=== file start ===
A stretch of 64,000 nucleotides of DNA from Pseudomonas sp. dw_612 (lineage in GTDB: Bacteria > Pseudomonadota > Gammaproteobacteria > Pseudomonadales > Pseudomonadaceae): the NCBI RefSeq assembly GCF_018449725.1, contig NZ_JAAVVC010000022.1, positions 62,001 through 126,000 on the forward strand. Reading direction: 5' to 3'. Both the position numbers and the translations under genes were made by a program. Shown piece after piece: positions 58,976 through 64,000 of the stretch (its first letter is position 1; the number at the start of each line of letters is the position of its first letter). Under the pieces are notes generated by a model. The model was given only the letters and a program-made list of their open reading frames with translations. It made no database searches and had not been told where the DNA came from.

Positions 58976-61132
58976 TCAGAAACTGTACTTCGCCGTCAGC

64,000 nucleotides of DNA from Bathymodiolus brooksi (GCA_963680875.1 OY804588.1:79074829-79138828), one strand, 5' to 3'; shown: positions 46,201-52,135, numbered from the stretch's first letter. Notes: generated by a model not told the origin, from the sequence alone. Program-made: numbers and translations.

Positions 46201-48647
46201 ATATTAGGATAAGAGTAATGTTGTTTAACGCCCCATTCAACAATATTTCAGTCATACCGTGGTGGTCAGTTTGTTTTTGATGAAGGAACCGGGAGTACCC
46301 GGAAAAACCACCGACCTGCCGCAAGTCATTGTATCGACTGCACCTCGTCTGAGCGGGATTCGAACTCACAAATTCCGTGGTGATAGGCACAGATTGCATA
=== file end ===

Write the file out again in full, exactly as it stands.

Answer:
A stretch of 64,000 nucleotides of DNA from Pseudomonas sp. dw_612 (lineage in GTDB: Bacteria > Pseudomonadota > Gammaproteobacteria > Pseudomonadales > Pseudomonadaceae): the NCBI RefSeq assembly GCF_018449725.1, contig NZ_JAAVVC010000022.1, positions 62,001 through 126,000 on the forward strand. Reading direction: 5' to 3'. Both the position numbers and the translations under genes were made by a program. Shown piece after piece: positions 58,976 through 64,000 of the stretch (its first letter is position 1; the number at the start of each line of letters is the position of its first letter). Under the pieces are notes generated by a model. The model was given only the letters and a program-made list of their open reading frames with translations. It made no database searches and had not been told where the DNA came from.

Positions 58976-61132
58976 TCAGAAACTGTACTTCGCCGTCAGC

64,000 nucleotides of DNA from Bathymodiolus brooksi (GCA_963680875.1 OY804588.1:79074829-79138828), one strand, 5' to 3'; shown: positions 46,201-52,135, numbered from the stretch's first letter. Notes: generated by a model not told the origin, from the sequence alone. Program-made: numbers and translations.

Positions 46201-48647
46201 ATATTAGGATAAGAGTAATGTTGTTTAACGCCCCATTCAACAATATTTCAGTCATACCGTGGTGGTCAGTTTGTTTTTGATGAAGGAACCGGGAGTACCC
46301 GGAAAAACCACCGACCTGCCGCAAGTCATTGTATCGACTGCACCTCGTCTGAGCGGGATTCGAACTCACAAATTCCGTGGTGATAGGCACAGATTGCATA